The Danger of Type Coercion in JavaScript

<h2 id="what-is-type-coercion">What is Type Coercion</h2>

Type coercion is essentially implicitly or explicitly changing the data type in JavaScript.

You can do this in a couple of ways but first, let’s take a look at some ways the JavaScript engine tries to coerce types.

<h2 id="operator-precedence">Operator Precedence</h2>

Knowing operator precedence is a must when working with any programming language. You can check out the <a href="https://developer.mozilla.org/en-US/docs/Web/JavaScript/Reference/Operators/Operator_Precedence">MDN</a> for information about operator precedence.

The operators or operator functions we are going to use in these examples are <code class="highlighter-rouge">< > + - * / == and ===</code>.

These operators are read from left-to-right in the JavaScript engine. The assignment operator <code class="highlighter-rouge">=</code> is read from right-to-left.

Take a look at this code:

<div class="language-javascript highlighter-rouge"><pre class="highlight"><span class="kd">var</span> <span class="nx">coerce</span> <span class="o">=</span> <span class="mi">1</span> <span class="o"><</span> <span class="mi">2</span> <span class="o"><</span> <span class="mi">3</span> <span class="o"><</span> <span class="mi">4</span><span class="p">;</span> <span class="nx">console</span><span class="p">.</span><span class="nx">log</span><span class="p">(</span><span class="nx">coerce</span><span class="p">);</span> </pre> </div>

Because we are using comparison operators, the console will return a Boolean value. In this case, when the code is run in the console, it returns <code class="highlighter-rouge">true</code>, like normal humans would assume.

<img src="/images/Screenshot2016-02-26_02-42-17_AM.jpg" alt="True" class="center-image" />

But look at this code:

<div class="language-javascript highlighter-rouge"><pre class="highlight"><span class="kd">var</span> <span class="nx">coerce</span> <span class="o">=</span> <span class="mi">4</span> <span class="o">></span> <span class="mi">3</span> <span class="o">></span> <span class="mi">2</span> <span class="o">></span> <span class="mi">1</span><span class="p">;</span> <span class="nx">console</span><span class="p">.</span><span class="nx">log</span><span class="p">(</span><span class="nx">coerce</span><span class="p">);</span> </pre> </div>

This is just reversing the order of the numbers and the comparison operators. Normally we’d assume this to be true. But check out the console:

<img src="/images/Screenshot2016-02-26_02-45-12_AM.jpg" alt="False" class="center-image" />

It returns <code class="highlighter-rouge">false</code>. Why? It’s coercion.

When the JavaScript engine computates this code, remember, it will read it from left-to-right.

In JavaScript, <code class="highlighter-rouge">true</code> and <code class="highlighter-rouge">false</code> have values, where <code class="highlighter-rouge">true</code> coerces to 1 and <code class="highlighter-rouge">false</code> coerces to 0.

<code class="highlighter-rouge">4 > 3</code> returns <code class="highlighter-rouge">true</code>. Now, JavaScript reads the next operation as <code class="highlighter-rouge">1 > 2</code> which is obviously going to return <code class="highlighter-rouge">false</code>. We then have <code class="highlighter-rouge">false > 1</code> or <code class="highlighter-rouge">0 > 1</code> which is false.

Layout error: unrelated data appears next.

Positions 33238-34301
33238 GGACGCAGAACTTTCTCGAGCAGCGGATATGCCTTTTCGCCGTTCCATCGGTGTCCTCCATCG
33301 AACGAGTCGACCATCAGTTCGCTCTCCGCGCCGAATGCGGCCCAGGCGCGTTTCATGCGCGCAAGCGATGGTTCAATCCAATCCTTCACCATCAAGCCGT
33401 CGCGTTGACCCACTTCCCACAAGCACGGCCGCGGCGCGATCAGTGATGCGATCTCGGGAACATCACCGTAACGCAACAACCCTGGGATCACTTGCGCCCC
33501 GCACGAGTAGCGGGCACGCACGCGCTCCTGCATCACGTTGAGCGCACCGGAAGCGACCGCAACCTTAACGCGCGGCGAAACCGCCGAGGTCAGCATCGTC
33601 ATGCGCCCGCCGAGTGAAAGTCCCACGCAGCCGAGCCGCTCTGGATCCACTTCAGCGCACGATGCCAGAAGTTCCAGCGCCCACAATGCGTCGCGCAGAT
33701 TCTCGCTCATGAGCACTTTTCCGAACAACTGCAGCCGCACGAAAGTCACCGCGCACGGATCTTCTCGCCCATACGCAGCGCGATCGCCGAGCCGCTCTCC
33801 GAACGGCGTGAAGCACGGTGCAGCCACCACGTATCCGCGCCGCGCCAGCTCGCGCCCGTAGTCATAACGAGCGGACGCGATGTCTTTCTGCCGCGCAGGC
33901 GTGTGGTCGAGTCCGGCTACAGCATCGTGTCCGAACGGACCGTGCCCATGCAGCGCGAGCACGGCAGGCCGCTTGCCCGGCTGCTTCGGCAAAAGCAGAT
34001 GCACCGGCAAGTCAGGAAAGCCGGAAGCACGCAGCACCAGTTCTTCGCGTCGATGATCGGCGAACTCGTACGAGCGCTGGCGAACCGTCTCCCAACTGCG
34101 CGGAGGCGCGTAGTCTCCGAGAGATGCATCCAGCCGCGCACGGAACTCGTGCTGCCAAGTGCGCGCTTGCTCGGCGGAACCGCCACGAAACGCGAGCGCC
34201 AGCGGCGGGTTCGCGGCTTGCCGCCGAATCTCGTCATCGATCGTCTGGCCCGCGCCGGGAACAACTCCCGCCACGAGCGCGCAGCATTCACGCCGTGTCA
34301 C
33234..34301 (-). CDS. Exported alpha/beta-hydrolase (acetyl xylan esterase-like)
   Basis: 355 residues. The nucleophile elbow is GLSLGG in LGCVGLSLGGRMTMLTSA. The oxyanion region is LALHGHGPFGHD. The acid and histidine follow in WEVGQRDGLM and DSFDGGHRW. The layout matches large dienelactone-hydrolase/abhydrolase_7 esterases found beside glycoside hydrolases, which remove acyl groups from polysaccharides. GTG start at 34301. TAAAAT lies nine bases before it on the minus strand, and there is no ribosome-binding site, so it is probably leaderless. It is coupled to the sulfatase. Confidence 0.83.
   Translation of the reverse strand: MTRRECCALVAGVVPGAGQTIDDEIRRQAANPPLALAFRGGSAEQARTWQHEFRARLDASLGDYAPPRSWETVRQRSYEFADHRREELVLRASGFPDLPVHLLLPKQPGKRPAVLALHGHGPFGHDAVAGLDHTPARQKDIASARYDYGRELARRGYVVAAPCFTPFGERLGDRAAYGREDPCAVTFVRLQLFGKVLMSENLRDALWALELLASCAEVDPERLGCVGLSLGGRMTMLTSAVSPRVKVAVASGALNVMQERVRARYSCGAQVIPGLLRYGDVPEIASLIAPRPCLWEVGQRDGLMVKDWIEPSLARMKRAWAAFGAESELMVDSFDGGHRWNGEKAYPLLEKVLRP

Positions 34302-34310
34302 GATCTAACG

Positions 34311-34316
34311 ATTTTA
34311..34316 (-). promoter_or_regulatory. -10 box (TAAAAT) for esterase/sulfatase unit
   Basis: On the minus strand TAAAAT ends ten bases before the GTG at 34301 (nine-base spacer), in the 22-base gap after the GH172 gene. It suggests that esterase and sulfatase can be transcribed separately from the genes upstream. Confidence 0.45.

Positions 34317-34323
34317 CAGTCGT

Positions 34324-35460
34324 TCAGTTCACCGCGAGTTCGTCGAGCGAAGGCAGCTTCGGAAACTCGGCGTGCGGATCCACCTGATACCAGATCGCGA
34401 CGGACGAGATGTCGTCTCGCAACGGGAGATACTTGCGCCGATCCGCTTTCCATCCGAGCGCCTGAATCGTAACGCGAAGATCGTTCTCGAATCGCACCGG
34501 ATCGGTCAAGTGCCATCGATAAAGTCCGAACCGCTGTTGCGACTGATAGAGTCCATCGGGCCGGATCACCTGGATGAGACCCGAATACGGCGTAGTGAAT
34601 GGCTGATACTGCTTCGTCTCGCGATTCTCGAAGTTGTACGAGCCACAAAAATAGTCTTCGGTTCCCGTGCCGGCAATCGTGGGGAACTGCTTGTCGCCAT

<h3 id="coercion-with-equality-operators">Coercion with Equality Operators</h3>

Equality operators are the equality <code class="highlighter-rouge">==</code> and strict equality <code class="highlighter-rouge">===</code> operators. When we use the plain equality operator, we can coerce a string into a number, a number into a Boolean, etc. Take a look at this code:

<div class="language-javascript highlighter-rouge"><pre class="highlight"><span class="mi">1</span> <span class="o">==</span> <span class="s2">"1"</span><span class="p">;</span> </pre> </div>

Here we are saying the data type <code class="highlighter-rouge">number</code> is equal to the data type <code class="highlighter-rouge">string</code> which isn’t correct. But because we are using the “non-strict” equality operator, it coerces to <code class="highlighter-rouge">true</code> as we can see in the console:

<img src="/images/Screenshot2016-02-26_07-31-48_PM.jpg" alt="Equality" class="center-image" />

You can assume that strict equality, then, would yeild false if we were to enter this into the console:

<div class="language-javascript highlighter-rouge"><pre class="highlight"><span class="mi">1</span> <span class="o">===</span> <span class="s2">"1"</span><span class="p">;</span> </pre> </div>

<img src="/images/Screenshot2016-02-26_07-34-53_PM.jpg" alt="Strict_equality" class="center-image" />

<h3 id="thoughts">Thoughts</h3>

There are reasons to use coercion but typically it’s bad practice. Apparently some ES6 syntax takes some of the pain of coercion away, but as you can see, you could very well end up with hard to identify bugs in your code so it’s best to use strict equality when you are comparing something and consider operator precedence when using comparison operators.


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